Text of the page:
Magnetic fields

Magnetic fields result from moving charges (current) or arise from permanent magnets. Permanent magnets have a static magnetic field (0 Hz) with largely constant strength and direction (polarity), as e.g. in case of the earth’s magnetic field.

Magnetic field of an ideal cylindrical magnet
photo: Geek3, license: CC BY-SA 3.0, via Wikimedia Commons

In conductors static magnetic fields (with DC) or alternating magnetic fields (with AC) are formed, depending on the current feed. In case of alternating magnetic fields the polarity changes according to the cyclic changes of the current flow direction in the field-creating electrical conductor (e.g. 100 polarity changes per second with 50 Hz AC). In case of static magnetic fields the polarity is nearly unchanged.

Magnetic field (B) around a conductor with current flow (I)
photo: Stannered, license: CC BY-SA 3.0, via Wikimedia Commons

The magnetic field strength around a conductor increases with rising electric current strength and decreases with growing distance from the field source. It is depending on the type of source how fast the field decreases (see figure).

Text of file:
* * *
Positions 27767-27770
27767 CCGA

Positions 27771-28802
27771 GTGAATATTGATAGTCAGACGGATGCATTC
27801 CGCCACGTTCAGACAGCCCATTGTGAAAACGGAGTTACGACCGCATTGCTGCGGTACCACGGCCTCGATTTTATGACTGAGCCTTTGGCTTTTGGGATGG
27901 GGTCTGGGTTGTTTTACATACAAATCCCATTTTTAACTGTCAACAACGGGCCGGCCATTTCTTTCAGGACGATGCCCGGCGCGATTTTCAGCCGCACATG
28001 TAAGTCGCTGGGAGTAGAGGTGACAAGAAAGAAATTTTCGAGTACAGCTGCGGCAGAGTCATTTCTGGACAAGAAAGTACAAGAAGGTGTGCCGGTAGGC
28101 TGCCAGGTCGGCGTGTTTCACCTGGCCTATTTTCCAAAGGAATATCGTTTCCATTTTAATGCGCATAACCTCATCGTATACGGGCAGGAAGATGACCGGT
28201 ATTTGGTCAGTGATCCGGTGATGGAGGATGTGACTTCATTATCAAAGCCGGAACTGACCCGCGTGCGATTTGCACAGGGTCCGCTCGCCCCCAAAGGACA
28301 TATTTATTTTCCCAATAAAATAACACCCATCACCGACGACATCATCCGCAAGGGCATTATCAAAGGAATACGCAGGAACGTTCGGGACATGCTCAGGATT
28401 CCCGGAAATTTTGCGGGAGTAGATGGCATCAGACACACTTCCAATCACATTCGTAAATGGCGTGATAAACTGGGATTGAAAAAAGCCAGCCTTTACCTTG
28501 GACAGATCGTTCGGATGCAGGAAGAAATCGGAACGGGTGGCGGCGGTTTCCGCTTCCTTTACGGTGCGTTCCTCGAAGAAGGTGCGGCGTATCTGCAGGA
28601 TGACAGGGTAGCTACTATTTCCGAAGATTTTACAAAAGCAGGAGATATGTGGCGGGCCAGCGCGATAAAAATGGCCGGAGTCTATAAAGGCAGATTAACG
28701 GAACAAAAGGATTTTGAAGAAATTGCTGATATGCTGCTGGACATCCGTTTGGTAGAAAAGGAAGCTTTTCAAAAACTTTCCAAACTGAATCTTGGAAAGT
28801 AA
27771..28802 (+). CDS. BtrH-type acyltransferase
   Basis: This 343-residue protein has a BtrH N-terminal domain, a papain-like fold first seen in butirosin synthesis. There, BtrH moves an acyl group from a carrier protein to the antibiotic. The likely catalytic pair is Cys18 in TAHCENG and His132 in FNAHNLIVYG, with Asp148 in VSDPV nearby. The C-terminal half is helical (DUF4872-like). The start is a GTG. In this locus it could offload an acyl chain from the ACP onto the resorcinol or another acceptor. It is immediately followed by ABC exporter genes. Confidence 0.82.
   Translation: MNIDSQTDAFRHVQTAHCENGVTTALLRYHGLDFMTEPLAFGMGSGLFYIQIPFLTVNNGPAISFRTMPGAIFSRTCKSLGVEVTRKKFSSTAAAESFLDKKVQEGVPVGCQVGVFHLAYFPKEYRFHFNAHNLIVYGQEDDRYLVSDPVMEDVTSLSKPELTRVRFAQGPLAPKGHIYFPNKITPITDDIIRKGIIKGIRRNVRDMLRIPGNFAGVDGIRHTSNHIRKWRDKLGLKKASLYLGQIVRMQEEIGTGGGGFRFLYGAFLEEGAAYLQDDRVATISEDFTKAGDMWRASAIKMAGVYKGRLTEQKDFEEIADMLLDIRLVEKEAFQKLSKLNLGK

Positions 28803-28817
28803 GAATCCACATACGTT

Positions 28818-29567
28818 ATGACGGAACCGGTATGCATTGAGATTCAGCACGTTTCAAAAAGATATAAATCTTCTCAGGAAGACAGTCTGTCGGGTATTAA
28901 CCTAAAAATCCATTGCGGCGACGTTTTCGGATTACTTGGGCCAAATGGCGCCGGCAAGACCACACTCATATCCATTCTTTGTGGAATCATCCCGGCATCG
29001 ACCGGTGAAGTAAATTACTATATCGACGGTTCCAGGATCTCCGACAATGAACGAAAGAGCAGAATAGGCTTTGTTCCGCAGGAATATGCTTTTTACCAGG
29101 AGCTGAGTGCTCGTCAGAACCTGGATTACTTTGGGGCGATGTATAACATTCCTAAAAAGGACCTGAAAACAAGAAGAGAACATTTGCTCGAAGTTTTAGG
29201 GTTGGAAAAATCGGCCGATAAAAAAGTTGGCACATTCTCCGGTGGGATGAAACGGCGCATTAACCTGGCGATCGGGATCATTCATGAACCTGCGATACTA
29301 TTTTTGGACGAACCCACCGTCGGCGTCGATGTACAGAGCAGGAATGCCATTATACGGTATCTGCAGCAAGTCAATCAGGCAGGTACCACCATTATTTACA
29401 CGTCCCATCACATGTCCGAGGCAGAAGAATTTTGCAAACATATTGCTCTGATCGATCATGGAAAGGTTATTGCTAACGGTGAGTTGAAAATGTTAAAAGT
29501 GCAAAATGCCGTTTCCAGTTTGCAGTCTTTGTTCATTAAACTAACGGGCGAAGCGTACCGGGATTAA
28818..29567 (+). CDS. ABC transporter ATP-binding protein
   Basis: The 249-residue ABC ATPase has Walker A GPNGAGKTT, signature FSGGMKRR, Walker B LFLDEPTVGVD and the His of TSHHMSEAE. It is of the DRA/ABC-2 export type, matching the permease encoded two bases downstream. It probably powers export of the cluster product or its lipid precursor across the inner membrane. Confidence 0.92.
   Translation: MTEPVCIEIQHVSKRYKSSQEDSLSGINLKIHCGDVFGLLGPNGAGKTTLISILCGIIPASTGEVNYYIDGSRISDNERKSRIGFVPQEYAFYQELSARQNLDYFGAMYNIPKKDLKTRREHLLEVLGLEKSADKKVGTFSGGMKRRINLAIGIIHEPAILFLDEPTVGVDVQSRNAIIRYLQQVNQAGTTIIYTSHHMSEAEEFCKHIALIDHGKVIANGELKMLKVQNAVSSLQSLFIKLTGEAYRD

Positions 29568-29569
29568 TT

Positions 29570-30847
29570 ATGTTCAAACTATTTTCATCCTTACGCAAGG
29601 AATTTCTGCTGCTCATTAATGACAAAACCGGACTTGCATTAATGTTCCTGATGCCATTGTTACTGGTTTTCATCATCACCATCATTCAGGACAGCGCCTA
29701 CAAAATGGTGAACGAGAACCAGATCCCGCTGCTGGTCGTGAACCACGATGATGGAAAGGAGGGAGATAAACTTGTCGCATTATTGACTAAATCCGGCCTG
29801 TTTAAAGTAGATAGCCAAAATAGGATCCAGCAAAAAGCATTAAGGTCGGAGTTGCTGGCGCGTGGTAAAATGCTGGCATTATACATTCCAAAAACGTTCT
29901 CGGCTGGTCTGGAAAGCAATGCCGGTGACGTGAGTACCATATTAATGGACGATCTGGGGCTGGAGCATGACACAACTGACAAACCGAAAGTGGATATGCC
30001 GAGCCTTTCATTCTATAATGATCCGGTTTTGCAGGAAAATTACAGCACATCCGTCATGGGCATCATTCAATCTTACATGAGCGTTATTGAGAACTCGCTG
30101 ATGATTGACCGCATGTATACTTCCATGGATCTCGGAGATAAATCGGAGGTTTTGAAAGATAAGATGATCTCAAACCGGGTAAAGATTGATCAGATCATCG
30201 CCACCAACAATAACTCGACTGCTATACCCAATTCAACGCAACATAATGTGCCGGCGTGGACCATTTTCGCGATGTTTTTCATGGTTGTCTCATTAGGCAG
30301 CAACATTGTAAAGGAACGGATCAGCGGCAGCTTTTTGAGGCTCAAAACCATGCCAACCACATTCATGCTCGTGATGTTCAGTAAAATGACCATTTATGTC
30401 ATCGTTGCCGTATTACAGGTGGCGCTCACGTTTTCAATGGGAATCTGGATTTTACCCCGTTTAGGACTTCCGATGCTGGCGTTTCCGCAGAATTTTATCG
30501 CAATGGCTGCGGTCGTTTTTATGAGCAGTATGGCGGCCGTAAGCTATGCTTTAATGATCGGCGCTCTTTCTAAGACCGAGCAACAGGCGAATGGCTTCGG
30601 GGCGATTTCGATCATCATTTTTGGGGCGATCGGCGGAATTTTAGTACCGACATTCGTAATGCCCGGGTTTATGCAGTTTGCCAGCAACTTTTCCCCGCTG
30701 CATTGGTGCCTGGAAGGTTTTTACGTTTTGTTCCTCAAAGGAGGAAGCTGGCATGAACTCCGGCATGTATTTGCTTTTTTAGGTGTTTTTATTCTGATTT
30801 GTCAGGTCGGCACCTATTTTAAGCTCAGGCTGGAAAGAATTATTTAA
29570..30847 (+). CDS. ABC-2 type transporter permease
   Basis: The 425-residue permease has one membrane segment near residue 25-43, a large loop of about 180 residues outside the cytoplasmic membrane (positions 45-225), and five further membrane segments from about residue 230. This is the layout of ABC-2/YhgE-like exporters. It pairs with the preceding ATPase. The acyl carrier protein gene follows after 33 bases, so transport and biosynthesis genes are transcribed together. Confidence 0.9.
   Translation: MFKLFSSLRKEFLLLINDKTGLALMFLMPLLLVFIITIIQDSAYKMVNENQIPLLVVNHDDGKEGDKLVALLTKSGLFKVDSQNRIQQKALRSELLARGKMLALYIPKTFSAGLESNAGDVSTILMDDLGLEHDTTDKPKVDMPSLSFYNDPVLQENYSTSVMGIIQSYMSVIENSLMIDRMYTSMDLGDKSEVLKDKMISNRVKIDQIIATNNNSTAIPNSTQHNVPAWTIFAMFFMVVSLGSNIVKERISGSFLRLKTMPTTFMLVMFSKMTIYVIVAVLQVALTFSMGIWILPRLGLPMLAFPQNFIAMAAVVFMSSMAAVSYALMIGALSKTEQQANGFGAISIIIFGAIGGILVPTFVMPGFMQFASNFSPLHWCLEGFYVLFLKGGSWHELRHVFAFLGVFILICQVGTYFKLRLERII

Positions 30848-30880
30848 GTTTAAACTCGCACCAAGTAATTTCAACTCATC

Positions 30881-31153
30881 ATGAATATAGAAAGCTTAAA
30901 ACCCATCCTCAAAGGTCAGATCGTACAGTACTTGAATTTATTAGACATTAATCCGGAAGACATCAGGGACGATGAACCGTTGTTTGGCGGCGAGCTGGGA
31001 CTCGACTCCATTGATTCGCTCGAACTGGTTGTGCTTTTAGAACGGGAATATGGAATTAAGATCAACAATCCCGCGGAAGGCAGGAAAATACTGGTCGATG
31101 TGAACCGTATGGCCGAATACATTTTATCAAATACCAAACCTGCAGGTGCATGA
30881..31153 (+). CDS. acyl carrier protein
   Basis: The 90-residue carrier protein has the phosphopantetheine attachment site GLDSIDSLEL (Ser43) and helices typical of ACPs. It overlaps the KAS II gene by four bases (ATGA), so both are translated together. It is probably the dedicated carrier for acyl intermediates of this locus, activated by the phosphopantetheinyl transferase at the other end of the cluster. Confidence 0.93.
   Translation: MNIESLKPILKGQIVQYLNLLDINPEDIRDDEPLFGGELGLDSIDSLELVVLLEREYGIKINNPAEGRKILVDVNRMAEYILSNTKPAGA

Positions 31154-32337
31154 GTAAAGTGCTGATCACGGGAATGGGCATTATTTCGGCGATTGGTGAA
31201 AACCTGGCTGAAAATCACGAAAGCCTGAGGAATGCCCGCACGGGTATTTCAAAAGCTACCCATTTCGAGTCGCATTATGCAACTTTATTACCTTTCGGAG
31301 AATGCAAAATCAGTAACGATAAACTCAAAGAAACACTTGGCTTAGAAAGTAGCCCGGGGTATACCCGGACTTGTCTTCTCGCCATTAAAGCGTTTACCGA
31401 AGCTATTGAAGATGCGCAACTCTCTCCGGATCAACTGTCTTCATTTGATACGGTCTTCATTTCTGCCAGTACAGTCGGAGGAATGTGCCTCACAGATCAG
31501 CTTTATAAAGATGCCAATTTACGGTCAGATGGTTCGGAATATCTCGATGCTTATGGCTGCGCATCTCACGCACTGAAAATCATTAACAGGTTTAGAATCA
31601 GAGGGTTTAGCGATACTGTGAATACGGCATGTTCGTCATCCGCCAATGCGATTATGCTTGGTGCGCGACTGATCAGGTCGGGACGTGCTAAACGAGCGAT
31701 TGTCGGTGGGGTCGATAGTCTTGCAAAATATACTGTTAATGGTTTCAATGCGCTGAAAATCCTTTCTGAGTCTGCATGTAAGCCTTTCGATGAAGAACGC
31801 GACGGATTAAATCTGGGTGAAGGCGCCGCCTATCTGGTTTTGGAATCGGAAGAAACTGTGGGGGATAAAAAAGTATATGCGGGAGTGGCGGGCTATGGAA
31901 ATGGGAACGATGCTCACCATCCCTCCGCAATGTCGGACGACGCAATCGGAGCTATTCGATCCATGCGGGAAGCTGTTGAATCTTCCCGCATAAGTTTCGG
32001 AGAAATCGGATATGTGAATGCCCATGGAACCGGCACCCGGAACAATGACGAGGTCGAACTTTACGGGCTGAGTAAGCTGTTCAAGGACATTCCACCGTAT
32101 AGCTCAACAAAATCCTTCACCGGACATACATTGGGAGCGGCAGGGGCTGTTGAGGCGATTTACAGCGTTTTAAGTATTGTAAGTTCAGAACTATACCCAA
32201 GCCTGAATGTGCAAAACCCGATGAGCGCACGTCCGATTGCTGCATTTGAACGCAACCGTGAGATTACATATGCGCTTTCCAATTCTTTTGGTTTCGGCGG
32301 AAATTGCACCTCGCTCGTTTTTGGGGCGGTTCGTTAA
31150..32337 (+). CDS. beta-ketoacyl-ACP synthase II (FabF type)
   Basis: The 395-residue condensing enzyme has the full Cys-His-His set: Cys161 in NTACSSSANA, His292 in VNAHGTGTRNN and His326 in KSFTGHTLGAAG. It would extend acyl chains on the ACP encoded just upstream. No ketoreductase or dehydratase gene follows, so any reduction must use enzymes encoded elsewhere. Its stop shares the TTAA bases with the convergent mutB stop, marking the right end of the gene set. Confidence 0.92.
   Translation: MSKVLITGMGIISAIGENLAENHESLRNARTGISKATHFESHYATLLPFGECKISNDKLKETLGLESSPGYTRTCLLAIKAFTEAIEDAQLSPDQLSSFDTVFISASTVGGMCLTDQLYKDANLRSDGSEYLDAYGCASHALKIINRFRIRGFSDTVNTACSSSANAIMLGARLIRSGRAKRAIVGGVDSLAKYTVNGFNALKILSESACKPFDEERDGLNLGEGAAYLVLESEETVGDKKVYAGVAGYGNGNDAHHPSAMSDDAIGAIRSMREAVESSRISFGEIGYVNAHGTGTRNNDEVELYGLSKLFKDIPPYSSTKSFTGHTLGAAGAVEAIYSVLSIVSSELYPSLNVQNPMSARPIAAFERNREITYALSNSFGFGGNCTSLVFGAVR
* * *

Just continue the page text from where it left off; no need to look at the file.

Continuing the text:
The strength of the magnetic field is measured in current per meter (A/m), and referred to as the magnetic field strength H. In contrast to the electric field strength E, the magnetic field strength does not represent the total electromagnetic force of the magnetic field, since this force will depend not only on the current intensity, but also on the material that is penetrated by the magnetic field. Thus, to describe the strength of the magnetic field in matter, the magnetic flux density B is used with the unit Tesla (T). The magnetic flux density is often also referred to as magnetic induction. The magnetic flux density B is linked to the magnetic field strength H by a material constant, the magnetic permeability µ.

B = µ × H

In simple terms, the magnetic permeability µ (also called magnetic conductivity) is a measure of the permeability of materials for magnetic fields.